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Re: A Tale of Two Tails
I said in part:
"... Whacking large carnivores, broom-like, with the tail as a whole unit is
another possibility that has been raised. ... However, the problem is that
collisions are in some sense symmetrical: is a Hadrosaur tail really tougher
than a Tyrannosaur leg? Whose bones are going to crack first? ... "
Rich Travsky's reply:
"Defense should not be thought of strictly in terms of breaking a limb (TRex
leg in this case). A simple knock down may be all that's needed, the
hadrosaur then utilizing this opportunity to run while the rex tries to
pick itself up. Anything that slows down the predator can be translated
into escape and survival."
In order for this to work, the Hadrosaur would have to turn its back on the
Tyrannosaur (etc.) and await the attack, since a bipedal animal running full
tilt can't use its balancing organ this way without itself loosing its footing.
And there is the matter of leverage: to execute a good swat, the Hadrosaur would
have to remain relatively stationary. Now just standing there waiting for T.
rex to approach at the right angle, would probably lead to more fatalities
rather than less. However, if the flow were bone-cracking, disabling the large
carnivore, then an intimidation factor would come into play which might deter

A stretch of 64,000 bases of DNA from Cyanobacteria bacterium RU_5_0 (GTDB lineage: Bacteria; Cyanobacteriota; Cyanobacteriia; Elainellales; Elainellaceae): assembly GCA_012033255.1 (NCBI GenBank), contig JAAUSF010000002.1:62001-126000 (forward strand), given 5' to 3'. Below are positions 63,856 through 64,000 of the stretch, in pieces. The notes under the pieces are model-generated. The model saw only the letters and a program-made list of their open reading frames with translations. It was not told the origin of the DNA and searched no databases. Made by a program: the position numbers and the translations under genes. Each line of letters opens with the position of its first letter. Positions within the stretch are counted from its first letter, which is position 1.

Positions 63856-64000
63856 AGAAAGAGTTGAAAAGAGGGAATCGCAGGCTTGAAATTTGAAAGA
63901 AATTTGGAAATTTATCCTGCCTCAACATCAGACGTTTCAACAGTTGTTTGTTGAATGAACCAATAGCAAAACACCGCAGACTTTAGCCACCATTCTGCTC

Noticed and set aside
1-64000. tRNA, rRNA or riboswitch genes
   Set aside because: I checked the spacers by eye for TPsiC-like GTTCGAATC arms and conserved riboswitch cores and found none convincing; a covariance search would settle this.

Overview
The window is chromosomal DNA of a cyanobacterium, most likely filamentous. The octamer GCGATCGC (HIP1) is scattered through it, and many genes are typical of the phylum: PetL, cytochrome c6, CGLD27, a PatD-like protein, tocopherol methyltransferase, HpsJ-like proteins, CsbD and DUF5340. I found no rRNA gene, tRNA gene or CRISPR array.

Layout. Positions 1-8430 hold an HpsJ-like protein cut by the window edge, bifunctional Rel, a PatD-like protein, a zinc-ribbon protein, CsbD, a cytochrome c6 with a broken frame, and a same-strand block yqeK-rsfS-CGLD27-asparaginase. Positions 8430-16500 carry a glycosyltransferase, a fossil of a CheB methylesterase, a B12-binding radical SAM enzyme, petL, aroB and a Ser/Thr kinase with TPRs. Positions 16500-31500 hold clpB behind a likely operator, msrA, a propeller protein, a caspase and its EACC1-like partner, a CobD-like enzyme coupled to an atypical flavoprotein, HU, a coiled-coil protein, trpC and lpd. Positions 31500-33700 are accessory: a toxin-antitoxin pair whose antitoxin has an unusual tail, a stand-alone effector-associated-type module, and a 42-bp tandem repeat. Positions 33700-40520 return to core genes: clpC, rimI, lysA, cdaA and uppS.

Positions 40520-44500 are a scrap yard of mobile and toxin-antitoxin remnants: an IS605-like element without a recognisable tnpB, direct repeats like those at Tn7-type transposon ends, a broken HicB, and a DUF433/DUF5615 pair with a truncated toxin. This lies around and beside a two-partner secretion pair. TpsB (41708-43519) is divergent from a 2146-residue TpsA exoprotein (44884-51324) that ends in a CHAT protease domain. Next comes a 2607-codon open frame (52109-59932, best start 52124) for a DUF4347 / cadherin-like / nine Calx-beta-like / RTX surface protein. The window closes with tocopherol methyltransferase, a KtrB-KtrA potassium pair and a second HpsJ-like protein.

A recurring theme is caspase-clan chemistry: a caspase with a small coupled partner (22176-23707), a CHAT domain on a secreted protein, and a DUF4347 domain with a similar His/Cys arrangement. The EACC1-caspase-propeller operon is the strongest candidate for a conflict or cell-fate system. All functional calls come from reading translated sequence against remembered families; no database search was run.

them from attacking all but the smallest and most disabled individuals.
However, it is precisely this that seems so unlikely. In any case, I wouldn't
want to be in the shoes of a 10 year old kid 30 seconds after he knocked Arnold
Schwartzeneger off his feet and took off running.
Rich Travsky adds: "I recall, from a nature show, an instance where a zebra,
chased by a lion, broke the lion's lower jaw while kicking with its hind legs.
This lucky shot slowed this lion down for sure! (I can't recall what happened
to the zebra, tho, probably killed by other lions.)"
This happens fairly often. Hooves are an intimidation factor: if the zebra herd
remains steadfast, lions will generally not attack; they like a nice stampede.
Zebras do not have the intellectual resources to appreciate that panic is their
downfall. However, see my post "Re: Hadrosaur defense".